Yes, because mainstream car makers announced they would invest more than $100 billion in EVs by 2030, the bulk of which is already earmarked to be spent until 2022. Expect this sum to rise fast when other join up. It's a tremendous amount of money, and it comes from budgets that don't rely heavily on the whims of the financial markets and are just a part of traditional car maker's overall financial assets. Many assembly capacities will be built on site, while others will be developed in new locations.

Flexible assembly lines are the traditional car makers' strategy - on the same line, they'll build ICE cars, PHEVs and EVs

Comparatively, each new Gigafactory that would produce 500,000 cars might cost more than $5 billion. Tesla also has to invest heavily in R&D for its new cars, as it currently is still a pioneer in electric vehicles. To reach an annual output of 2,000,000 cars, therefore, Tesla might have to invest more than $20 billion by 2025. It has to find financing partners outside Wall Street if it wants to grow as fast as it should to counteract its competitors just in time - as it tries to do in China.

Musk just announced that he would seek taking Tesla private if the company reaches $420 per share, thus securing enough funding for all the investments he needs to make in the next five years. It's a risky endeavor, though, as he could be accused of market manipulation if the offering fails.

It also has to do all of this while almost all its competitors have sizable war chests full of billions of dollars at their disposal, enabling them to weather any financial crisis that could arrive in the early 2020s. It would be the most significant dilemma for Musk: force growth at a neck-breaking pace, or make the company profitable and focus on the financials to secure the company's future until the next crisis strikes.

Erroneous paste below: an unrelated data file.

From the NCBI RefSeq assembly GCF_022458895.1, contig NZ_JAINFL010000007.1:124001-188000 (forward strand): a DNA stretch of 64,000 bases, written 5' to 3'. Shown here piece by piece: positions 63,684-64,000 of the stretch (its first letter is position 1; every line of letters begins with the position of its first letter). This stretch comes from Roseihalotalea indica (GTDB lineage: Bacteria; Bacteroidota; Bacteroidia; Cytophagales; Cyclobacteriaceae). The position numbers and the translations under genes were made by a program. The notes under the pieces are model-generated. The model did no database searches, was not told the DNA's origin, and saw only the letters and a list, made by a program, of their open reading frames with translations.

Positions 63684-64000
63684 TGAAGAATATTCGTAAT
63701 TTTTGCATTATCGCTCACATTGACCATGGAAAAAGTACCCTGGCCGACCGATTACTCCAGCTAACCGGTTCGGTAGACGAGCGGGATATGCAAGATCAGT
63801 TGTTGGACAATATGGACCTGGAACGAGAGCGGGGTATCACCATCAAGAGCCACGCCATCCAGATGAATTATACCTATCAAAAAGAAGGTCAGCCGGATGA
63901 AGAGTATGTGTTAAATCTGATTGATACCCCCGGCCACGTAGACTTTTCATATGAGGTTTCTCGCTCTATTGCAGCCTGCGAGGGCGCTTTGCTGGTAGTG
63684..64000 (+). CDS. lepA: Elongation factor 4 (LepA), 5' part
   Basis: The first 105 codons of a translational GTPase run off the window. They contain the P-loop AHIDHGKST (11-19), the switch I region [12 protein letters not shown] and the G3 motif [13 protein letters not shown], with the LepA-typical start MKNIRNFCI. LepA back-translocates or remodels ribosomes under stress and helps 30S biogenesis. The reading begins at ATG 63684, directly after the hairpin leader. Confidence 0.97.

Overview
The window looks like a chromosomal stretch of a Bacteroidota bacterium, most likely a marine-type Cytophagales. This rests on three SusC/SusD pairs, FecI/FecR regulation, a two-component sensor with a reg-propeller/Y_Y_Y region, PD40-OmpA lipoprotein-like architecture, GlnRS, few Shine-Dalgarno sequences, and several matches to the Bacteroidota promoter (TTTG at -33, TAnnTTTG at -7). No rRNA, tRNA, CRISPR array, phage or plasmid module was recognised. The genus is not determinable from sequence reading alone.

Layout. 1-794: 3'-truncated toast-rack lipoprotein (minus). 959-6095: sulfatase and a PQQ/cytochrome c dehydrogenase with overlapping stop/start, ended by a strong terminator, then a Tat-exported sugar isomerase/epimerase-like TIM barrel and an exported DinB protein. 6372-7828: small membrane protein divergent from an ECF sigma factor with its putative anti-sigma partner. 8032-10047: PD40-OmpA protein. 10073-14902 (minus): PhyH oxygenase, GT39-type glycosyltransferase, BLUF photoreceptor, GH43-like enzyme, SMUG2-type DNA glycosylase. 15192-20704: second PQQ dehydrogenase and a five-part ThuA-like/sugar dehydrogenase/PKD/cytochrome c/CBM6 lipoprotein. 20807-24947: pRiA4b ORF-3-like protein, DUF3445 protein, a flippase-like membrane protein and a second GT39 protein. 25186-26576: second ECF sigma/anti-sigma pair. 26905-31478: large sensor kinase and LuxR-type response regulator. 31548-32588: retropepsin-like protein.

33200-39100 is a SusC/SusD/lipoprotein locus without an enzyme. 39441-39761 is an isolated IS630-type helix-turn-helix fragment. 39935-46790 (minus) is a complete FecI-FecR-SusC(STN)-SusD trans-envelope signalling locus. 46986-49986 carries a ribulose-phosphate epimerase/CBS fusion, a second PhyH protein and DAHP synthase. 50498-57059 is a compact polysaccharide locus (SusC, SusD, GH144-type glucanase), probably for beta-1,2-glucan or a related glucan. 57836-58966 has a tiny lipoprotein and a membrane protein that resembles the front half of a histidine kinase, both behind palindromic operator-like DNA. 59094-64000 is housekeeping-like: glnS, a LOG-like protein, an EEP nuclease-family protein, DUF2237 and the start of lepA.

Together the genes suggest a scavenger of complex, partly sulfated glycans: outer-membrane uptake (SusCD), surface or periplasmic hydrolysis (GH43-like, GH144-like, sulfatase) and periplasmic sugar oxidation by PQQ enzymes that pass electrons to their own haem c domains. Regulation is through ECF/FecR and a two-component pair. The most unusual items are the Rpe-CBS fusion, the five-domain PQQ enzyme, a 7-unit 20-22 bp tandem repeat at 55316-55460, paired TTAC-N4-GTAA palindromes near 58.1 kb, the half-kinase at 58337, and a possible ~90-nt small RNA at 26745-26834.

Finally, while Musk can invest only in 100% electric cars, all his competitors plan to build flexible assembly lines that can switch seamlessly between ICE cars, hybrids, plug-in hybrids and 100% EVs, depending on what the market desires. It's this kind of flexibility that makes difficult predicting exact EV numbers for 2025 - if the EV market fails to catch up speed after subsidies cease to exist in many countries, Tesla's position would be undermined, while its competitors would just switch to PHEVs and hybrids to meet their emissions targets.

On the other hand, no, it shouldn't worry too much, because of a series of reasons: it still has a three-year head start over its competitors, many of the EV cars announced are not exactly competitors for its lineup and, most of all, it might very well be that a big part of what traditional carmakers dress up as EV investments is, in fact, just money spent on hybrids.

More than 170 electric cars are expected to hit the market by 2025, and this even not taking into account Chinese models. Tesla, with its only 7 models, might look like a losing proposition. But it would be wrong to say that, especially because Tesla is positioned as a luxury brand and is, therefore, competing only in this segment - only around 60 models would directly target its lineup.

It's also a question of total capacity. If Tesla manages to reach 2 million cars sold per year by 2025 in the luxury segment, then it would be able to consolidate its position and remain the major player in this market, while also enjoying fat margins - the entire luxury EV capacity prepared by its rivals would hardly go north of 2.2 million units per year, combined!

In conclusion, yes, Tesla might be in a much more precarious position than any of its rivals, but it's not in a dire situation: its main competitors don't plan a much bigger production capacity for EVs than Tesla's in the coming seven years; if it manages to ramp up production in time and become profitable, the market will allow it to grow at the desired pace; and it's also very well positioned on the autonomous driving and car sharing markets.

It all depends on what Elon Musk will be able to do in the next 12 months. Judging from the latest signs of sobriety on his usually unruly Twitter account, he might just make it.